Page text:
PLYMOUTH, MA – Larry Pizer estimates he oversaw 73 Plymouth elections in his 28 years as town clerk.
He said the anguish of this week’s special state senate election amid the coronavirus health emergency has made him determine that one will be his last.
The 74-year-old Pizer told Patch that executing what he called the “extremely dangerous decision” to hold the election on Tuesday caused him to submit his letter of resignation the next day.
“I found this election was such a bad experience,” Pizer told Patch. “It was awful. Let’s talk turkey. Not to diminish democracy, and the importance of any single election, but these are decisions that could affect whether people live or die. This is something incredibly serious.”
Pizer shared some stark warnings to fellow town clerks across the state as they prepare for town elections, the state primary on Sept. 1 and the presidential election on Nov. 3.
“I expect it to be very tough to hold a town election in less than a month,” Pizer said. “Who knows what the distant future will bring in September. What kind of a world do we live in now when we talk about September as the distance future? Never mind what will happen in November. It could be a monstrosity.”
He said it was “just plain wrong” to hold the special election on Tuesday when Democrat Susan Moran edged Republican James McMahon. In Plymouth, Moran received 2,945 votes (52.6 percent) to McMahon’s 2,644 (47.4 percent). Moran won 55 percent to 45 percent district-wide.
Pizer said complications included the volume of mail-in ballots requested, ballots that were returned late, limited staff at a town hall closed to the public due to the town’s state of emergency and having enough poll workers in place for the town’s 15 precincts.
“Less than 40 percent of the regular poll workers were willing to work that day,” Pizer said. “I supported that viewpoint. Many of these people are my friends and I was not willing to cajole them into putting themselves in mortal danger.”
Pizer said that the town decided to keep all 15 precincts open to limit the congestion at any one polling location. He said six people were assigned to each polling location and the town was able to cover the precincts adequately using reserve poll workers who volunteered.
He said about 60 percent of those who voted in the election voted in person — down from about 90 percent in previous elections. He said the turnout of 12 percent for the election was low, but relatively in line with other elections that do not involve a statewide office or presidential election.
“We were not encouraging people to go to the polls,” he said. “How to run an election, and keep people from being dead, is not really a fun thing to put on a town clerk.”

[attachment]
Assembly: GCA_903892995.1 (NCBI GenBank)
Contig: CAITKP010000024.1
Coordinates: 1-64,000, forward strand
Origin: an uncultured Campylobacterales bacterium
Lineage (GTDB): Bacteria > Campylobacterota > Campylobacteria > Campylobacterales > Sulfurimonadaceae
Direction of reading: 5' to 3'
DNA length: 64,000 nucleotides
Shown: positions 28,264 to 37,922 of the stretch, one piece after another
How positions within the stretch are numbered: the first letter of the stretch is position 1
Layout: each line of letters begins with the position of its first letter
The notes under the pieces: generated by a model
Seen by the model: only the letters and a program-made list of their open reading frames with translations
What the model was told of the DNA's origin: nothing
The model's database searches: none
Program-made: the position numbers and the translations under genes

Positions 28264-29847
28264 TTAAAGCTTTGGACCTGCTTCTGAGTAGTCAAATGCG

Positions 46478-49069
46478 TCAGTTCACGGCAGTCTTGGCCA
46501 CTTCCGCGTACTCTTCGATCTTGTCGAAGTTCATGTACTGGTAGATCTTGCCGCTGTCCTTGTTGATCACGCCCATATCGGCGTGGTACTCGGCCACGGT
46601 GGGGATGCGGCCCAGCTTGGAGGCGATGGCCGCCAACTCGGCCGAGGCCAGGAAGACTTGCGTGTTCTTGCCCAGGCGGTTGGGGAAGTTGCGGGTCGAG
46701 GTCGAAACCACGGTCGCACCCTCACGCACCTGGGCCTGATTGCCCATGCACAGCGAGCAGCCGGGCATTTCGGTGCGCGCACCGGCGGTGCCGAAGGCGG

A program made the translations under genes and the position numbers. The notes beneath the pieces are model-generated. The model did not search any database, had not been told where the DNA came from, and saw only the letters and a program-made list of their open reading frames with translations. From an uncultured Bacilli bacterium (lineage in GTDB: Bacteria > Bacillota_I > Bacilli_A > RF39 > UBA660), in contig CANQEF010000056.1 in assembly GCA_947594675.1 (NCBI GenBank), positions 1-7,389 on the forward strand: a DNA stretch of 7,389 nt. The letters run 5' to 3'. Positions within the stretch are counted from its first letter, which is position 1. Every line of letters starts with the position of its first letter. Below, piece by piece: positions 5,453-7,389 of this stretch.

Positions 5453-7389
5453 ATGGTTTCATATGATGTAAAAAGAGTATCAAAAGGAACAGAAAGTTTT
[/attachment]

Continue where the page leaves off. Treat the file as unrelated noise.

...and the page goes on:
Pizer said there were about 3,200 requests for mail-in ballots — up from 1,700 for the 2016 presidential election where the overall turnout among the town’s 45,026 registered voters was 81 percent.
“I cannot fathom how it will be in November assuming that the COVID-19 crisis is not behind us,” he said. “We could see 20,000 mail-in ballots. How that will happen completely escapes me. If there is going to be changes for the September and November elections then those have to happen very, very quickly.”
One major issue for the state is its lack of mail-in voting infrastructure. While some states have been fine-tuning their mail-in procedures for decades, Massachusetts has previously allowed mail-in voting by absentee only — not simply by preference — meaning that voters had to attest that they either could not be in their town of residence to vote on election day or had a health reason for not being able to vote in person.
While some states automatically mail out ballots to all registered voters, in Massachusetts voters must request a mail-in ballot with a signature, receive the ballot and then return it by 8 p.m. on the night of the election.
Pizer said the influx of ballots on election day in Plymouth took an extra day to count, and actually swung the Plymouth vote in Moran’s favor. But he added there were “trays of ballots” that were never counted because they did not arrive at town hall by the election night deadline.
“I have spent 28 years telling people to vote, and how important voting is, and that every vote counts,” Pizer said. “Then on Wednesday and Thursday we had trays of these ballots coming into the office. That none of these votes counted is tragic.
“If you put a ballot in the mail on a Friday the guarantee that it will get there by Tuesday doesn’t exist. It might or it might not,” he added. “The Post Office will do its best. But it could get lost. It could be delayed. Anything could happen.”
Pizer’s final day as town clerk is scheduled for June 19.
“I’ve loved this job for 28 years,” he said. “It’s sad.”
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